About NPPB

History of PONY Baseball/Softball

PONY Baseball/Softball, Inc., began with the organization of Pony League in Washington, Pennsylvania, in the summer of 1951.  It was formed as a transition league, taking 13- and 14-year-old players who had graduated from Little League Baseball, to a regulation size diamond.  There were six teams in 1951.  By the end of the second season in 1952, those original six teams were joined by 505 teams in 106 leagues around the country.  A national tournament was conducted and the first PONY League World Series was held that year.  The new league was incorporated for national organization in 1953, under PONY Baseball/Softball, Inc. 

PONY, by the way, is short for Protect Our Nation's Youth.

Currently, PONY Baseball has over 400,000 players in 2,500 leagues located across the United States, as well as in England, Japan, Australia, Korea, The Philippines, Puerto Rico, Mexico, Canada, China, Russia, Taiwan, Dominican Republic and U.S. Military bases throughout the world.

When the board of PONY Baseball voted to permit base stealing in the 9-through-12-year-old programs, the reaction was, "Good, now we can play real baseball."  This was a group who had tried playing under new rules, which permitted base stealing, on an experimental basis.  The results were the same in a number of experimental groups across the United States.  The opinions of the players were echoed by league officials, team managers and coaches, umpires, parents and other spectators.

In the earlier days of youth baseball programs, when youngsters began playing in organized leagues at 10 or 11 years of age, there was a need to keep the runners on base until the catcher had the ball or had dropped it.  However, today, most young people become active in some type of league play when 8 or 9 years old, or even earlier.  The result is that today's 11-year-old is generally playing the third or fourth year in an organized program and is far more capable and knowledgeable about the game than was their counterpart 15 or 20 years ago.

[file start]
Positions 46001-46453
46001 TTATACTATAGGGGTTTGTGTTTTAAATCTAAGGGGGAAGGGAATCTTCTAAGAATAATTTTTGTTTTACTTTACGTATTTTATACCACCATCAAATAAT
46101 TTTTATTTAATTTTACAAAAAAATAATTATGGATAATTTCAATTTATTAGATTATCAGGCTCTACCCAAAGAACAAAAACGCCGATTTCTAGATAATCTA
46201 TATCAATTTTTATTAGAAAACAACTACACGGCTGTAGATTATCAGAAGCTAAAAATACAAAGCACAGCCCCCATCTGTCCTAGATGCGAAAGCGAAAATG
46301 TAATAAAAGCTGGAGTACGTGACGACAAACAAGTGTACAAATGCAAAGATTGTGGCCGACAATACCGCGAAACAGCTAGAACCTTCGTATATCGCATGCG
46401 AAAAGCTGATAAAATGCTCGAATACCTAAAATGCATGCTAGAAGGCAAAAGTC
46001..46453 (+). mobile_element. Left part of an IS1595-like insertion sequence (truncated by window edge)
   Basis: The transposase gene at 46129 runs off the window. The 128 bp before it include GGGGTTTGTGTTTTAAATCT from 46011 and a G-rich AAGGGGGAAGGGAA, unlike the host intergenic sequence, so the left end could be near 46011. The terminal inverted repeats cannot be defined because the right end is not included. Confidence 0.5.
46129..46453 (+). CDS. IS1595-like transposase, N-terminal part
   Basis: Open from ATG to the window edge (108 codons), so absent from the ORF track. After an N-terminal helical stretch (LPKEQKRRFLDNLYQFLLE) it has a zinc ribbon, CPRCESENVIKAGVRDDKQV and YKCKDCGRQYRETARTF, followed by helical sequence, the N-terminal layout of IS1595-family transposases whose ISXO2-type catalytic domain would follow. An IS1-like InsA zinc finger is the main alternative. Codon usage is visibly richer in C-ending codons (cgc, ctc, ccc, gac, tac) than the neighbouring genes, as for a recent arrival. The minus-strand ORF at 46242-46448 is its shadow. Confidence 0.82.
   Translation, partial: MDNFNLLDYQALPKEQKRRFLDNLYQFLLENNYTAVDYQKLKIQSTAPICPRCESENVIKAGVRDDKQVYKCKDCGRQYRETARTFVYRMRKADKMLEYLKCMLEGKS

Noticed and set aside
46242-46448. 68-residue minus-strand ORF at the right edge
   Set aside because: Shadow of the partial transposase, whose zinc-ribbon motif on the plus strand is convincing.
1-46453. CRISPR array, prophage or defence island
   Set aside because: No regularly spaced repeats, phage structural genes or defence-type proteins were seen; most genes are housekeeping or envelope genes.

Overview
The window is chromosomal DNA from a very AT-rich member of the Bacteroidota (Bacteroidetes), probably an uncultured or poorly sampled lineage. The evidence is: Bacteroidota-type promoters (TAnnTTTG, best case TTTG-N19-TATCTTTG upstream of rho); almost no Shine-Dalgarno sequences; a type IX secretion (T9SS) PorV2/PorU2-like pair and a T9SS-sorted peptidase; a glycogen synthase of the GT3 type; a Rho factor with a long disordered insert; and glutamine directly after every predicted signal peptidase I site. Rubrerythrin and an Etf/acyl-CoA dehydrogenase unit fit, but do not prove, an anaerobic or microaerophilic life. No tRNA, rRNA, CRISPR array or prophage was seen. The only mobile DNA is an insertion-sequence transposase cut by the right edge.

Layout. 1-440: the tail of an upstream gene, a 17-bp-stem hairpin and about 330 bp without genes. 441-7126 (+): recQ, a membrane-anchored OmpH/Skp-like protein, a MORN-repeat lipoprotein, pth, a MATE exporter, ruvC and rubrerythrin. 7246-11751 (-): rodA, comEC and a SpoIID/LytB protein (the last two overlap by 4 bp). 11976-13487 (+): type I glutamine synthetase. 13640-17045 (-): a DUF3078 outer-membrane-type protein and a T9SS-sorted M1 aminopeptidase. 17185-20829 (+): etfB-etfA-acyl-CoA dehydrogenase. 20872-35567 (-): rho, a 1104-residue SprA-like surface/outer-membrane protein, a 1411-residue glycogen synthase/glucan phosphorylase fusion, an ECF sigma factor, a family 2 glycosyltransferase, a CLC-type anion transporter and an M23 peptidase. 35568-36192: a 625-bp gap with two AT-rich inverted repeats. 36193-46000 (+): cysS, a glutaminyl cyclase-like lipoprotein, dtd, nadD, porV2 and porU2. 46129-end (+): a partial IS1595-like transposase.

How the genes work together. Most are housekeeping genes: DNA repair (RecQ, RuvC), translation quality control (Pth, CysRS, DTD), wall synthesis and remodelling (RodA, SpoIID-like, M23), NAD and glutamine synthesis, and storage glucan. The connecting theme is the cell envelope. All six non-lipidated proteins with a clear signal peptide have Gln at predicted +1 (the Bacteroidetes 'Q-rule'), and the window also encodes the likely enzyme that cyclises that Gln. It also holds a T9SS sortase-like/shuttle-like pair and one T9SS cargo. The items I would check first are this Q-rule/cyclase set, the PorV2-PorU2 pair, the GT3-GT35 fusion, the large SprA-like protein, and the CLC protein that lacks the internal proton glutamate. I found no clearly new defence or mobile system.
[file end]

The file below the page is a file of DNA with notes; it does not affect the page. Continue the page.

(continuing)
Anyone who does not think that 9- to 12-year-old players are capable of playing the complete game of baseball is urged to see a PONY League game.

PONY participation helps teach youngsters the value of teamwork, sportsmanship, self-reliance and sacrifice, and can instill a desire for improvement in personal performance.


Newbury Park Pony Baseball (NPPB) is run by a group of elected volunteers, all of whom donate time and effort to handle the various administrative tasks of operating NPPB, such as maintaining permits with the school and park districts, acquiring equipment, maintaining fields, managing finances, and even keeping this Web site up and running.  (And lots more.)  This stuff happens mostly behind the scenes, but... 

You didn't think it all happened by itself, did you? 

Board Members

Meet the current NPPB Board of Directors, find out what all the Board positions are, and whom you can contact if you have questions or feedback about any particular aspect of NPPB. 

Board Meetings

Interested NPPB community members are welcome and encouraged to attend any of the Board meetings listed in our Event Calendar.

When?

NPPB Board meetings generally occur once a month.  Currently, this is usually the second Monday of the month, but can vary.  The exact current schedule of meetings can be found in our Event Calendar.

Who's Invited?

Any and all members of the NPPB community — parents, managers, coaches, umpires, etc. — are invited and welcome to attend any Board meeting.  It's a good way to find out what's going on, ask any questions, volunteer to help out, or just sit and listen.

What's on the Agenda?

Board meeting topics will, of course, vary from meeting to meeting, but usually involve the status of the current season or other projects, ongoing and future fundraisers and other events, and whatever else comes up.  The atmosphere is mostly informal, but with some effort to be orderly and to follow the general parliamentary structure of Robert's Rules of Order, just so things don't get too out of hand.

But there's always someone with a gavel, just in case.